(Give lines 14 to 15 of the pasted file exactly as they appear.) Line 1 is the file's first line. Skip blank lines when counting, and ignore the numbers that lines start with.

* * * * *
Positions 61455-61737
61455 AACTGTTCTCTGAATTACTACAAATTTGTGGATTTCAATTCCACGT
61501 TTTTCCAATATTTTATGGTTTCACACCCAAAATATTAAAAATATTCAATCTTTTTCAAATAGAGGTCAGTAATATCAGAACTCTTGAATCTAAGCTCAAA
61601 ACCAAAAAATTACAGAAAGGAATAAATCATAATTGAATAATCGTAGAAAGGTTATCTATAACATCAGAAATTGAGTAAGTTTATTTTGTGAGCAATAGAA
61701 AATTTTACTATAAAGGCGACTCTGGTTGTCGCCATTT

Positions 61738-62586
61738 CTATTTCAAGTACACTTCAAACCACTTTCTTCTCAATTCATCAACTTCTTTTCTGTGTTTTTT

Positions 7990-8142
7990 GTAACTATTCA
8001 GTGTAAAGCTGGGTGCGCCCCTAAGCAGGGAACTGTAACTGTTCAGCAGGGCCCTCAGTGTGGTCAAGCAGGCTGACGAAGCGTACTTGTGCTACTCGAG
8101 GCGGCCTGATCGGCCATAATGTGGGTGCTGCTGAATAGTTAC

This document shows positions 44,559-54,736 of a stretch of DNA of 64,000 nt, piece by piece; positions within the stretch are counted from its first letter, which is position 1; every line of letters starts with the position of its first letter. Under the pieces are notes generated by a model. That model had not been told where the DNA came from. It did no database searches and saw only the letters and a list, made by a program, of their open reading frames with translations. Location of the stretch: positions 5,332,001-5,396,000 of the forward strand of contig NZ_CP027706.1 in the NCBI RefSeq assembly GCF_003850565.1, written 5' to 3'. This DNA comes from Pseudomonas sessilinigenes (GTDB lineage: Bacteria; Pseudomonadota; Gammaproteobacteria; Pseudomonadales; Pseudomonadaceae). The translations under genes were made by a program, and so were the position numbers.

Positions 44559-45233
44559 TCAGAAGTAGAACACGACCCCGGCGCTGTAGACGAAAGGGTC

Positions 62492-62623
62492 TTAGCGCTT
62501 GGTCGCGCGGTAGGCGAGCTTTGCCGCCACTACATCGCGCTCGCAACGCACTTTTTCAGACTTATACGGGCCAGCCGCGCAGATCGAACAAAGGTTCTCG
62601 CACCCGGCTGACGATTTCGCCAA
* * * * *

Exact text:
44559 TCAGAAGTAGAACACGACCCCGGCGCTGTAGACGAAAGGGTC

Positions 62492-62623